The Ontario Teachers’ Pension Plan is setting its sights on distressed opportunities in China and India, according to its director of alternatives Mark Katz.
“What we are starting to look at more carefully is distressed opportunities in China and India,” Katz said at the Private Debt Investor Asia Forum in Hong Kong on Thursday.
“Structural reforms in China and India such as real plans in terms of zombie companies, changes to the bankruptcy system and asset management companies are positive signs,” Katz added. “It’s definitely a good time to take a hard look at this space.”
However Katz notes that a big question mark in these markets is around enforcement, legal framework and regime. “I’d like to see some funds and direct lenders in these markets use those laws and see them work in practice.”
The Toronto-based pension giant, with C$171.4 billion ($129.4 billion; €117.3 billion) under management, allocates about a third of its portfolio to alternatives, of which 11 percent is in private equity, 11.2 percent in real estate, 5.8 percent in infrastructure, and 5.3 percent is in private debt, according to PEI data.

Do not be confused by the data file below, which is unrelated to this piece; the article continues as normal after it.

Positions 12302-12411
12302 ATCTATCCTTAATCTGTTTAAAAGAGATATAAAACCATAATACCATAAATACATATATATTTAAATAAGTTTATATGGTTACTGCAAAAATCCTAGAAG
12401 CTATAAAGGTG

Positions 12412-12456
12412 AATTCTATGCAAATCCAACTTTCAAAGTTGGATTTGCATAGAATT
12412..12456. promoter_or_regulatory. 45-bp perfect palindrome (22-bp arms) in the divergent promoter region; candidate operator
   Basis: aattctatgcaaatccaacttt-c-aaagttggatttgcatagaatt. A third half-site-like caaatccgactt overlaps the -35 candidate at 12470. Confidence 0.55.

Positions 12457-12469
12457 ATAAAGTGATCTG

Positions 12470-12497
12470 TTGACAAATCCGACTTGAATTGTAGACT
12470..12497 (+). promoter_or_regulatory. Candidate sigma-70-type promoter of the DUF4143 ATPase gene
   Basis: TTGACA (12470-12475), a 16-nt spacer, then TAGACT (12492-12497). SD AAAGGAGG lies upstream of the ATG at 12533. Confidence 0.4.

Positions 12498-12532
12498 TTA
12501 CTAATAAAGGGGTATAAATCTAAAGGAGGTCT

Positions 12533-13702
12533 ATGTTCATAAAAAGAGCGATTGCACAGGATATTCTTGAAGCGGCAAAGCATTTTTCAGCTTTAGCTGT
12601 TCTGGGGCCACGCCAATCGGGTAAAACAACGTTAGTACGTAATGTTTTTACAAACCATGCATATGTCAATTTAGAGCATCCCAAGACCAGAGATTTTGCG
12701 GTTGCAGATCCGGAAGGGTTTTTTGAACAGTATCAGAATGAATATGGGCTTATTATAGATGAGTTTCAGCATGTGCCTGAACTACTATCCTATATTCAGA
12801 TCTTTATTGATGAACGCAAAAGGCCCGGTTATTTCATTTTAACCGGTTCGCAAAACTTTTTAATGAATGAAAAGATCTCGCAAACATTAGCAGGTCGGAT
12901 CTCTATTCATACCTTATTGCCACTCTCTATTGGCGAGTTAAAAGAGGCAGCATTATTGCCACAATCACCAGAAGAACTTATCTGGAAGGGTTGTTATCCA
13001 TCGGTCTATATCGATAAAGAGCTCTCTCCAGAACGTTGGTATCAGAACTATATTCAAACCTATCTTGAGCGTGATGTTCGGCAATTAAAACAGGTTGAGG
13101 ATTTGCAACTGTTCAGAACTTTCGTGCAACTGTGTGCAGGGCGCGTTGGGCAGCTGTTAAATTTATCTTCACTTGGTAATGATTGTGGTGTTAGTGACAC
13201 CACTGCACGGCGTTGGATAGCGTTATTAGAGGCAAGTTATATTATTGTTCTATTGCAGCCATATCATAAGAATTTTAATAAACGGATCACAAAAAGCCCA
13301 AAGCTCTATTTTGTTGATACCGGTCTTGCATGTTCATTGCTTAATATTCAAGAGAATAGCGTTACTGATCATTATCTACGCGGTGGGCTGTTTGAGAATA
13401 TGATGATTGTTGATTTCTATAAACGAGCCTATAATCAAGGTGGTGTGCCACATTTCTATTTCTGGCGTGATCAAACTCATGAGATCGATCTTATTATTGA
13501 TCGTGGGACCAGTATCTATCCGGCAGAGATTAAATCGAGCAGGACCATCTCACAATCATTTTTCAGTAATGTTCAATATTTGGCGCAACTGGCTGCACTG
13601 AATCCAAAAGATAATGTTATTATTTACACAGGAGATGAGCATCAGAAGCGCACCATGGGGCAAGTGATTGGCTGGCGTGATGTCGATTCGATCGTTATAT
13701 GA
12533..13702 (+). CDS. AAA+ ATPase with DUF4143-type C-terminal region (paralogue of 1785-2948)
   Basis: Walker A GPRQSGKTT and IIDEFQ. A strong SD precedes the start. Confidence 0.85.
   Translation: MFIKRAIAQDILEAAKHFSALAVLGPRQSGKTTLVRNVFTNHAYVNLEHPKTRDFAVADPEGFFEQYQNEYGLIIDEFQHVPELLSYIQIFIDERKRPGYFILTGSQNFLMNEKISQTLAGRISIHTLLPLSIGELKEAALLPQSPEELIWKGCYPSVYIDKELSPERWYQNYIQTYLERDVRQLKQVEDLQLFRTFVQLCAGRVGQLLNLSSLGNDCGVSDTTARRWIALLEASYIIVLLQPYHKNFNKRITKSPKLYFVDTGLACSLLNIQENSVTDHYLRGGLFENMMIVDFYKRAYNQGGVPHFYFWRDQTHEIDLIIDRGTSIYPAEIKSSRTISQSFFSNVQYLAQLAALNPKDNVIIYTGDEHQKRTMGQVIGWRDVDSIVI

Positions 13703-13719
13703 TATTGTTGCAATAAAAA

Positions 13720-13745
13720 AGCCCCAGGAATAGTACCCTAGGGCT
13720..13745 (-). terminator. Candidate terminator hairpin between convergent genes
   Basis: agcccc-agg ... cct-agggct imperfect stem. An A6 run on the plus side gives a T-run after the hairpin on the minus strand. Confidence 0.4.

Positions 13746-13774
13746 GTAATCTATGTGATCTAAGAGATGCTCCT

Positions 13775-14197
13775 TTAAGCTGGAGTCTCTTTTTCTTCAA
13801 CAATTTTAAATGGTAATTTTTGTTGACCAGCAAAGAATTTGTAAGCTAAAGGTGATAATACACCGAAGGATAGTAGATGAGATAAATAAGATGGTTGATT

Katz explains that on the credit side, OTPP’s global investments range from private lending to distressed assets. “We are not looking for assets that are extremely cheap because that cheapness is warranted and that discount is appropriate because the fundamentals are so poor. What we’re looking to do is to buy assets ‘below fair market value’.”
“In China, you are starting to see attractive pricing in non-performing loans,” Katz adds. “The big question is whether that discount is truly warranted or whether you are able to capitalise on the opportunity of banks looking to get rid of loans at prices which are potentially below fair market value.”
When asked about fund manager selection, Katz says picking the right people is essential. “What’s key to us are platforms and teams that are robust enough not just for best-in-class origination and sourcing of opportunities but also for structuring deals appropriately, monitoring them going forward, and most important of all, demonstrating expertise.
“In any area of credit or lending we want to see teams that have been through cycles before and have successfully demonstrated a way out.”